The major issue is that the study’s conclusions are somewhat constrained because participants weren’t monitored for long stretches of time in terms of tracking their exercise. They just used an accelerometer to evaluate them for seven days. This involves observing tens of thousands of people for a week of exercise and then keeping track of their health consequences for much longer than that. Thus, there is a limit to how broadly applicable this is.

Drs. Ellinor and Khurshid also identified the following areas as needing more study:

“We intend to examine if weekend warrior-style activities have comparable advantages over other human illnesses and diseases. Our findings might inspire more research on concentrated physical activity programs, which might be more useful and effective.

The importance of physical activity

As this study has shown, different people will engage in different amounts of physical exercise each week. The true problem is figuring out how to make time for physical activity in our daily life. For suitable physical activity suggestions, people should speak with their doctor. This is especially true if they are unaware of what levels and types of physical exercise are satisfactory.

Finding things you enjoy, working out with a friend, and designating certain times for exercise, according to the Centres for Disease Control and Prevention, could all help you become more active.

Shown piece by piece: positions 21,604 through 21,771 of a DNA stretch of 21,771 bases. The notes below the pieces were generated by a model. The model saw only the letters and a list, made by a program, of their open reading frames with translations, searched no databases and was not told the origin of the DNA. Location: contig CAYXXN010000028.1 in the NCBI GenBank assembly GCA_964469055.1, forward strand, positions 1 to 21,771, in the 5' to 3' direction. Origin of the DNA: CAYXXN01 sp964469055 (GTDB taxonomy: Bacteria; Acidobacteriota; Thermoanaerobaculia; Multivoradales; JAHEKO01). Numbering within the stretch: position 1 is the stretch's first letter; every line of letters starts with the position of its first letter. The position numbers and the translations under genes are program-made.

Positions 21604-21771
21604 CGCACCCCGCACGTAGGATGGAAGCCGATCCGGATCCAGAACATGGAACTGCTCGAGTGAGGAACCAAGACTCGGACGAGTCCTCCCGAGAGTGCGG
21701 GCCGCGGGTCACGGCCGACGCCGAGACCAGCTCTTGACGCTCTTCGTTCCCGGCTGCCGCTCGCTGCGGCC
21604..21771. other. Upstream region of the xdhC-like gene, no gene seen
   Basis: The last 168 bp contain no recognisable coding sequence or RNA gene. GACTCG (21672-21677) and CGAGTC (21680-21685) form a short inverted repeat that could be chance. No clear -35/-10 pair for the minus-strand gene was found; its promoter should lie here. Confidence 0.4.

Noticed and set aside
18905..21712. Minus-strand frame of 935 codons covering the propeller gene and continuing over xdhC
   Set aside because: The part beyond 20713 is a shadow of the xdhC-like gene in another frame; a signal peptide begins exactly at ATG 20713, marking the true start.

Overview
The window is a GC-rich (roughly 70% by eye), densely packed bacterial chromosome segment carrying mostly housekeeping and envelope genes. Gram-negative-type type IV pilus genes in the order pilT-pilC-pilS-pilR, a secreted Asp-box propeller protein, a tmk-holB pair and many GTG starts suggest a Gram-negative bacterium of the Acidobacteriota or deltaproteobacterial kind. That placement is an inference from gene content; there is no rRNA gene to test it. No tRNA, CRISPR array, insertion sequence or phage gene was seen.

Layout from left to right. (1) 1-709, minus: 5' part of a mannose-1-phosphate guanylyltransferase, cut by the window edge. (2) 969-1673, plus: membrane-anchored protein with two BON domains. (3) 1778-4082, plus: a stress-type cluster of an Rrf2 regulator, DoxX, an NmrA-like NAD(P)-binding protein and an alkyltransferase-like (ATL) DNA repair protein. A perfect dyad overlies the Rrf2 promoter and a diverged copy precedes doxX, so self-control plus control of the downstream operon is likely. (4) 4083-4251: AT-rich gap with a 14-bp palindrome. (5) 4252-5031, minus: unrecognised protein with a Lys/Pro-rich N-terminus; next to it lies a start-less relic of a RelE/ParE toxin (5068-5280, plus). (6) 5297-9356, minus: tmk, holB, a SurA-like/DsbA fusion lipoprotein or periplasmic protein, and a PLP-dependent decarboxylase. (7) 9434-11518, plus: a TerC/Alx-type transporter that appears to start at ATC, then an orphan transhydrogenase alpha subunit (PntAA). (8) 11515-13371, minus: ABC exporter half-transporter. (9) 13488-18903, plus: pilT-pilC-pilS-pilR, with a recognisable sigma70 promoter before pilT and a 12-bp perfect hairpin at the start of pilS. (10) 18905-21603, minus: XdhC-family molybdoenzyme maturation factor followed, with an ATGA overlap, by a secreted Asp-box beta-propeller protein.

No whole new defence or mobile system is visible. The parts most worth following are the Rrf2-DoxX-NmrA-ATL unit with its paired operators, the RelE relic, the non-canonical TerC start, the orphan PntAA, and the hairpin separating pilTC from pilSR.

The important advantages of exercise were further emphasized by Dr. John Bhadorani, a board-certified interventional cardiologist at MemorialCare Heart & Vascular Institute at Saddleback Medical Centre in Laguna Hills, California, who was also not involved in the study:

Because it has a favourable effect on the heart and blood vessels, exercise is essential for cardiovascular health. Regular exercise improves cardiovascular health by strengthening heart muscle, reducing blood pressure, lowering bad cholesterol (LDL), and raising good cholesterol (HDL). Additionally, it helps people stay at a healthy weight, increases blood flow, and makes it easier for the body to use oxygen.

According to Dr. John Bhadorani, “This study suggests that this activity may not need to occur every day throughout the week but rather concentrated over 1-2 days as long as you are reaching the target of >150 minutes per week.”